Flemish Legend The Brotherhood of the Cheerful Countenance by Charles de Coster Chapter 4

Wherein the two worthy men set out for Brussels, capital city of Brabant, and of the manners and condition of Josse Cartuyvels the Apothecary.

Having done so much they set out together for Brussels, there to consult an old man, apothecary by trade, something of a glutton, but liked well enough by the common folk on account of a certain hotch-potch he made, well seasoned with rare herbs, for which he asked a not unreasonable price. He was reputed by the devout to have commerce with the devil, on account of the miraculous cures which he effected in both man and beast by means of his herbs. Furthermore, he sold beer, which he bought from Blaeskaek. And he was hideous to look at, gouty, wizened, yellow as a guinea, wrinkled as an old apple, and with carbuncles on his neck.

He lived in a house of mean appearance, in that part where you may now see the brewery of Claes van Volxem. Gans and Blaeskaek, coming thither, found him in his kitchen, making up his stews.

The apothecary, seeing Gans in such a piteous melancholy state, asked him if he had some ill whereof he wished to be cured.

“He has nothing to be cured of,” said Blaeskaek, “save an evil fear which has been tormenting him for a week past.”

Thereupon they told him the whole story of the chubby-faced image.

“Dear God!” said Josse Cartuyvels, for such was the name of this doctor of stews, “I know this devil well enough, and will show you his likeness.” And taking them up to the top of his house, into a small room which he had there, he showed them a gallant image of that same devil, making merry with pretty maids and gay goat-foot companions.

“And what is the name,” said Blaeskaek, “of this merry boy?”

“I have no doubt it is Bacchus,” said Josse Cartuyvels. “In olden times he was a god, but at the gracious coming of Our Lord Jesus Christ”—here all three crossed themselves—“he lost at once his power and his divinity. He was, in his time, good company, and more particularly notable as the inventor of wine, beer, and ale. It may be, on that account, that instead of hell he is only in purgatory, where no doubt he has become thirsty, and by God’s permission was allowed to return to earth, once only, no more, and there sing this lamentable song which you heard in your garden. But I suppose that he was not allowed to cry his thirst in countries where wine is chiefly drunk, and that he came accordingly to Master Gans, knowing well enough that with him he would find the best ale in all Brabant.”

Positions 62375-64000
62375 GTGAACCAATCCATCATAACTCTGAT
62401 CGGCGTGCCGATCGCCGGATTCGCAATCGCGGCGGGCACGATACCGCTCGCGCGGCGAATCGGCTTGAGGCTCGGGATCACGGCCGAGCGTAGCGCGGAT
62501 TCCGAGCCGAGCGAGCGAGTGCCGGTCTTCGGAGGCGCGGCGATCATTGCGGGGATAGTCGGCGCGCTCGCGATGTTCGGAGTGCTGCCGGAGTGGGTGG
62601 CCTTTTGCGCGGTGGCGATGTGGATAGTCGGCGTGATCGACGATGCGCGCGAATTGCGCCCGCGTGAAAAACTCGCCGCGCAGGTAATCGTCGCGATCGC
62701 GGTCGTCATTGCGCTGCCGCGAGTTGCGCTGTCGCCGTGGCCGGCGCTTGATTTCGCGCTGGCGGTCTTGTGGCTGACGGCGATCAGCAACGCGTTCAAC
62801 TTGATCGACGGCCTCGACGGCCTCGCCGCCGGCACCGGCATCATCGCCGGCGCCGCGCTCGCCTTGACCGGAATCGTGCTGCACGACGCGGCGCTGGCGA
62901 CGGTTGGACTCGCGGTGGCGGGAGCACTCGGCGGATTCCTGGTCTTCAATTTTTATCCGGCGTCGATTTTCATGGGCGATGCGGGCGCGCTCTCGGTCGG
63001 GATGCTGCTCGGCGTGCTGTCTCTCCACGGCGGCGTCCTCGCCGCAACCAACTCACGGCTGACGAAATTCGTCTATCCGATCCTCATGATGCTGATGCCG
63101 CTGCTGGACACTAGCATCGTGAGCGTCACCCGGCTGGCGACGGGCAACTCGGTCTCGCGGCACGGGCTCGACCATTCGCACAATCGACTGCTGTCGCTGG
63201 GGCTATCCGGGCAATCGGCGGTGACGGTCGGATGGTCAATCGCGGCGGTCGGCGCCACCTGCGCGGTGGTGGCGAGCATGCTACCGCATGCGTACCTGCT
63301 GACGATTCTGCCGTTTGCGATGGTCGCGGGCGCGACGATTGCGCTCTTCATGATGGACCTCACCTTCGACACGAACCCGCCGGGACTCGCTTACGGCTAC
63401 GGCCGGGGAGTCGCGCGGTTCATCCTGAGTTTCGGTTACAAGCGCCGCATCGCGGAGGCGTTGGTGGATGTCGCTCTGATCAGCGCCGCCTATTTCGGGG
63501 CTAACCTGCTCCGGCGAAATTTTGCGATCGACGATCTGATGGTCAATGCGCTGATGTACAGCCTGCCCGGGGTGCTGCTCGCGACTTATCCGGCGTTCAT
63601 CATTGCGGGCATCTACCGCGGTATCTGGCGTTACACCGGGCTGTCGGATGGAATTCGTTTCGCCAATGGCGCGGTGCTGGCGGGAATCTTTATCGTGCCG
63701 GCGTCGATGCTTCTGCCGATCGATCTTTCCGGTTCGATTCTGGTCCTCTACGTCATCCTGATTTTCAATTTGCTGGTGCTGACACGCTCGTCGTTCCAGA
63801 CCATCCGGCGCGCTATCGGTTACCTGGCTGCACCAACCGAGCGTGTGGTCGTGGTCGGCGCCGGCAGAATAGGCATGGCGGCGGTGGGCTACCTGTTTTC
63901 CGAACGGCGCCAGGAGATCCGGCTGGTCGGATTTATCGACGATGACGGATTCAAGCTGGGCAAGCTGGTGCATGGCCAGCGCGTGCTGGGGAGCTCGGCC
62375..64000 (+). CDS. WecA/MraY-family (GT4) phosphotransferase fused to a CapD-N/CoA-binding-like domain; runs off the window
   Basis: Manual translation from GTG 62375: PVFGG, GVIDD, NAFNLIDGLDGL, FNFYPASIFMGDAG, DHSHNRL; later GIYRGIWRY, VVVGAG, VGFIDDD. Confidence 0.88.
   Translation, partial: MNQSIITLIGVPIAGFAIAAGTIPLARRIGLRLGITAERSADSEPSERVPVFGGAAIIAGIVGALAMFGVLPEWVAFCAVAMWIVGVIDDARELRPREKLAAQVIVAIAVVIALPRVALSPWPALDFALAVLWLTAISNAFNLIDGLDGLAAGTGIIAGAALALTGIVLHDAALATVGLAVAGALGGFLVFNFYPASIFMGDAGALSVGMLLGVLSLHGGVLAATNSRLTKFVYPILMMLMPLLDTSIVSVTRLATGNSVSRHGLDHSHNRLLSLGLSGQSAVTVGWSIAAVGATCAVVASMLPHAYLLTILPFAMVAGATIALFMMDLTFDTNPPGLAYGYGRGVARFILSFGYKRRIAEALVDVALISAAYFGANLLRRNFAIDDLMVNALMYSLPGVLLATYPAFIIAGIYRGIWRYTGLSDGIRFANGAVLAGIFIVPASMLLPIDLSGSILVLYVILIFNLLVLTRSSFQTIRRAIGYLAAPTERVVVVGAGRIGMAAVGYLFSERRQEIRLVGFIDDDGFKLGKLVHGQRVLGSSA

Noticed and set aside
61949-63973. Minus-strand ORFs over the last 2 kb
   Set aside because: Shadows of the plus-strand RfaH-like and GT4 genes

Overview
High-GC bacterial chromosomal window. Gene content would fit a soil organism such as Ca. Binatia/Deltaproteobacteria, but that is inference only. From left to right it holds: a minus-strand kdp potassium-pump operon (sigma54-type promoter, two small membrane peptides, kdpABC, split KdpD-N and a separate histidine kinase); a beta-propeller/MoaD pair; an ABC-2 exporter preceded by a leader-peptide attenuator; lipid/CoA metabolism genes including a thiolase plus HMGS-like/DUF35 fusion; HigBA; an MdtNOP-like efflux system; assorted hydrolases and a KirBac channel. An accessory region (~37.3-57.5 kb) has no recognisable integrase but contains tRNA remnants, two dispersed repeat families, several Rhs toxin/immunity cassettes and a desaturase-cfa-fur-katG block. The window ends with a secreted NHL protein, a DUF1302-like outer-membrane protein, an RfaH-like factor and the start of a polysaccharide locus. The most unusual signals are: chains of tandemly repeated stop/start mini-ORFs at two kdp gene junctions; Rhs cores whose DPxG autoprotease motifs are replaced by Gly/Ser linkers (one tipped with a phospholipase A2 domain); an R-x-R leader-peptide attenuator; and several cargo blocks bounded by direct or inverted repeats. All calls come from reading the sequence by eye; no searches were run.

“True,” said Gans, “true, friend Cartuyvels, the best in the duchy; and he drank up, if you please, a whole barrelful, without paying me so much as the smallest gold piece, nor silver, nor even copper. That is not the conduct of an honest devil.”

“Ah!” said Cartuyvels, “there you are in error, and do not perceive what is for your good and what for evil. But if you will take the advice I am about to give you, you may find a way whereby you can make clear profit from this Bacchus, for he is, you must know, the god of jolly drinkers and good innkeepers, and I am disposed to think that he will do you a good turn.”

“Well, then,” asked Blaeskaek, “what must we do now?”

“I have heard that this devil loves warmth and sunlight. So take him out, first of all, from this dark cellar. Then put him in some place whither the sun reaches, such as on top of the tall press which stands in the room where your customers sit and drink.”

“Sweet Jesus!” exclaimed Pieter Gans, “this is idolatry.”

“In no wise,” said the apothecary. “I mean only this; that, put up where I tell you, sniffing the good smell of stoups and flagons, and hearing jolly talk, he will grow altogether frolicsome and happy. So may you bring Christian comfort to poor dead souls.”

“But if,” said Pieter Gans, “the priests should get wind of this statue, so shamelessly set up for all to see?”

“They cannot find you guilty of sin, for innocence keeps nothing secret. You will show this Bacchus openly to all your friends and relatives, and say that you found him buried under the earth in a corner of your garden. Thus you will make him seem an ancient relic, as indeed he is. Only take care to forget his name when you speak of him to any one, [10]and, entitling him, as in jest, Master Merry-face, use this name for him always, and institute in his honour a jolly brotherhood.”

“So we will,” answered Pieter Gans and Blaeskaek together, and they then departed, not without having given the apothecary two large coins for his trouble.

He did his best, however, to keep them back, so that they might partake of some of his heavenly hotch-potch, but Pieter Gans turned him a deaf ear, saying to himself that it was devil’s cooking, unwholesome for a good Christian stomach. So they left him and set out again for Uccle.